Sailboat with C.S. Johnson hardware
Deck with C.S. Johnson Hardware
Small sailboats with C.S. Johnson Hardware
House with C.S. Johnson Cable Rails
Closeup of sailboat with C.S. Johnson Hardware
House using C.S. Johnson Hardware
Rear view of sailboat with C.S. Johnson Hardware
Country house using C.S. Johnson cable rails
Architectural Q&A  
Cable has become an excellent railing material because of Johnson Architectural Hardware. When the natural beauty surrounding a home or building is too precious to block with an ordinary railing, Johnson's cable railings create an unblocked view and satisfies code. Cable will take any path you make for it, but there are some rules to follow in order to satisfy code for railings. The following is a guideline to commonly asked questions.

Q: What is a Turnbuckle?
A: A Turnbuckle is a metal coupling device consisting of right and left threaded members screwed into an internally threaded body which when rotated expands or contracts.

Q: What is a Machine Swage Fitting?
A: A Machine Swage Fitting is attached to the cable by a swage machine which cold forms the fitting directly to the cable. A swage fitting should not be confused with Hand Crimp fittings or other hand tool applied fittings. A specialized swaging machine is the only way to attach swage fittings to cable. Swage fittings cannot be Hand Crimped, welded, glued, hammered, or attached to a cable by any means other than a swage machine.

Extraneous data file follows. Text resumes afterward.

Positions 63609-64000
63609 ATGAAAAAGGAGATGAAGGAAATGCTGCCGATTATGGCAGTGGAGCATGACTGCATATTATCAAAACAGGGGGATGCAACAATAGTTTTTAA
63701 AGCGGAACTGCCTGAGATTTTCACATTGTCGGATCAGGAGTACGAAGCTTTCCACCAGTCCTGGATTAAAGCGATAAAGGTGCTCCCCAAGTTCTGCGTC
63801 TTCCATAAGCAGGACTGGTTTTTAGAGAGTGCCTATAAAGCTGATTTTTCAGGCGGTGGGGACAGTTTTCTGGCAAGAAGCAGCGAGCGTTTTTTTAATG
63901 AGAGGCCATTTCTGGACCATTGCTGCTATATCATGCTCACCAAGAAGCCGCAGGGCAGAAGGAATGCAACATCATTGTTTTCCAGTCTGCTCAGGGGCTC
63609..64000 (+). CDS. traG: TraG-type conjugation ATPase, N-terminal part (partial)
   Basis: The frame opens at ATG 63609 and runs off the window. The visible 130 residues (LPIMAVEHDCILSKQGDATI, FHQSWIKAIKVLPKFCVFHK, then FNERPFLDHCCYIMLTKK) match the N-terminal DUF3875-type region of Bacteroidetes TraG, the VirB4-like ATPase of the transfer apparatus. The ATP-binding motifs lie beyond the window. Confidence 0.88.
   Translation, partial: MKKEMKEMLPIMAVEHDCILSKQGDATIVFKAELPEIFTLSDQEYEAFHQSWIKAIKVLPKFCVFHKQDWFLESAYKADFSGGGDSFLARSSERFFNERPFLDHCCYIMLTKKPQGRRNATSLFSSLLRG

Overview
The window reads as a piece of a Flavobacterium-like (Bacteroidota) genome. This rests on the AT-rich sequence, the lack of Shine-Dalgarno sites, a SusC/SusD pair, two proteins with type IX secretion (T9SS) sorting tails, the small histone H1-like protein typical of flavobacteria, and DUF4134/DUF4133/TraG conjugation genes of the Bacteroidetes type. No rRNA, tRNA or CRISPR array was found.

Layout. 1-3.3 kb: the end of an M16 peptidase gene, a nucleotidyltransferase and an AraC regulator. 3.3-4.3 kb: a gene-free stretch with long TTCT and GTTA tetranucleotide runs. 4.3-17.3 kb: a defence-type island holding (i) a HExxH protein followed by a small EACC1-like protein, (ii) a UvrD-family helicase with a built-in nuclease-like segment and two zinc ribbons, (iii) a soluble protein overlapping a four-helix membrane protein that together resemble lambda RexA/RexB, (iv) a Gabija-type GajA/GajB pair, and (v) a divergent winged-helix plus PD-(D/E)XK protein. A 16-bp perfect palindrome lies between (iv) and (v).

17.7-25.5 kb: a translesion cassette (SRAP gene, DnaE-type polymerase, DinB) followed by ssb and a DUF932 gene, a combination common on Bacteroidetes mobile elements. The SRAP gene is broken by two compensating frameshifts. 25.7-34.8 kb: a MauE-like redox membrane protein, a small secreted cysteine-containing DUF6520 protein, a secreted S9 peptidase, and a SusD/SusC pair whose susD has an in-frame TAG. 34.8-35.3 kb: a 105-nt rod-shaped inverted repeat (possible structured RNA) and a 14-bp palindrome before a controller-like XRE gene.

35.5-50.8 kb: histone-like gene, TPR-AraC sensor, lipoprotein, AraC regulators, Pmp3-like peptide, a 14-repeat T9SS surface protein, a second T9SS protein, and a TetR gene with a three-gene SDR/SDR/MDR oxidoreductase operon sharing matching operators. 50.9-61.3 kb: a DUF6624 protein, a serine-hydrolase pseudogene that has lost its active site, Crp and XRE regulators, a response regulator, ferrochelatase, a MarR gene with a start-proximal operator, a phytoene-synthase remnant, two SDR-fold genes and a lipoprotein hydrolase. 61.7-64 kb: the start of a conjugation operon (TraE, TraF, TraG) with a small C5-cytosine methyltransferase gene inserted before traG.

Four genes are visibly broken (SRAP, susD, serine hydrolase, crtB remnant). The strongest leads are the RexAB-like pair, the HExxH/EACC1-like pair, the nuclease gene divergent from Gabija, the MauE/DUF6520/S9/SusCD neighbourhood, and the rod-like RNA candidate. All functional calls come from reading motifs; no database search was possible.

machine swage

Q: What is a Hand Crimp Fitting?
A: Hand Crimp fittings were first designed and manufactured by C. Sherman Johnson Co., Inc. in 1969. Hand Crimp fittings are attached to the cable with a Johnson-made Hand Crimp Tool model #53-210 or #53-215. Hand Crimp fittings should not be confused with Nicopress fittings. Nicopress fittings have sleeves that are made from soft copper alloy and compress very easily. All Johnson Hand Crimp fittings are made from stainless steel and cannot be swaged, welded, glued, pressed in a vise or with vise grips, or attached to the cable by any means other than the Johnson tool #53-210, #53-215.
hand crimp

Q: What is a Mechanical Fitting?
A: A mechanical fitting is attached to the cable by the fitting compressing the cable with a cone inside the fitting or the cable. Mechanical fittings are assembled to the cable with simple hand tools. Mechanical fittings are larger in diameter than Swage and Hand Crimp fittings and can be reused with a new cone, but carry a hefty price tag.
stalock fitting

Q: What type of cable do I use?
A: Generally, 1x19 cable should be used for all railing applications. 1x19 cable is stiff and low stretch, perfect for railings with runs up to 50 feet. 7x7 cable is more flexible with more stretch, and can be used for railings with very short runs. 7x19 cable is very flexible and should never be used for cable rails.
wire rope

Q: What size cable do I use?
A: 3/16" cable is the most popular size and good for most railing applications. In high traffic applications such as airports, stadiums, or amusement parks, 1/4" cable is strongly recommended. For residential applications where view and unobtrusiveness are paramount, 1/8" cable works well.

Q: Do I need a turnbuckle in my cable assembly?